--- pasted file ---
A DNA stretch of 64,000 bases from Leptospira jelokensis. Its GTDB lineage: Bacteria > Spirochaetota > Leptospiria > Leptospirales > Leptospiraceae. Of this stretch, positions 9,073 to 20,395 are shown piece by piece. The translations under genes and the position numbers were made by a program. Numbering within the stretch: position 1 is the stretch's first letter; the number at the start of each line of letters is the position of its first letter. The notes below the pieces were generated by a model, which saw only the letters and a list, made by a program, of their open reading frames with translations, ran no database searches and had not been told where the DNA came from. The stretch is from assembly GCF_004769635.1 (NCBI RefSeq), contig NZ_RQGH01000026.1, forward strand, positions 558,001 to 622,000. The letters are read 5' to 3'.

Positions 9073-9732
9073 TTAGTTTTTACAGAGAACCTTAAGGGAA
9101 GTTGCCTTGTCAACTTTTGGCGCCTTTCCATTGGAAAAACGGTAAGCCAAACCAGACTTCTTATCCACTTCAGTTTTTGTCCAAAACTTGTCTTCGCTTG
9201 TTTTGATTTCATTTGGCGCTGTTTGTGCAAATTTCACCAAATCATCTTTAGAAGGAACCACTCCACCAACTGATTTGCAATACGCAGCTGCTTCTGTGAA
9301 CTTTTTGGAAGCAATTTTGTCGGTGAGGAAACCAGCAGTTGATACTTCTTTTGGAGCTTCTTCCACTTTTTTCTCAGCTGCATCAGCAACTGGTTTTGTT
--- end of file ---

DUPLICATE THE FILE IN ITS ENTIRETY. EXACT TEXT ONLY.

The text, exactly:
A DNA stretch of 64,000 bases from Leptospira jelokensis. Its GTDB lineage: Bacteria > Spirochaetota > Leptospiria > Leptospirales > Leptospiraceae. Of this stretch, positions 9,073 to 20,395 are shown piece by piece. The translations under genes and the position numbers were made by a program. Numbering within the stretch: position 1 is the stretch's first letter; the number at the start of each line of letters is the position of its first letter. The notes below the pieces were generated by a model, which saw only the letters and a list, made by a program, of their open reading frames with translations, ran no database searches and had not been told where the DNA came from. The stretch is from assembly GCF_004769635.1 (NCBI RefSeq), contig NZ_RQGH01000026.1, forward strand, positions 558,001 to 622,000. The letters are read 5' to 3'.

Positions 9073-9732
9073 TTAGTTTTTACAGAGAACCTTAAGGGAA
9101 GTTGCCTTGTCAACTTTTGGCGCCTTTCCATTGGAAAAACGGTAAGCCAAACCAGACTTCTTATCCACTTCAGTTTTTGTCCAAAACTTGTCTTCGCTTG
9201 TTTTGATTTCATTTGGCGCTGTTTGTGCAAATTTCACCAAATCATCTTTAGAAGGAACCACTCCACCAACTGATTTGCAATACGCAGCTGCTTCTGTGAA
9301 CTTTTTGGAAGCAATTTTGTCGGTGAGGAAACCAGCAGTTGATACTTCTTTTGGAGCTTCTTCCACTTTTTTCTCAGCTGCATCAGCAACTGGTTTTGTT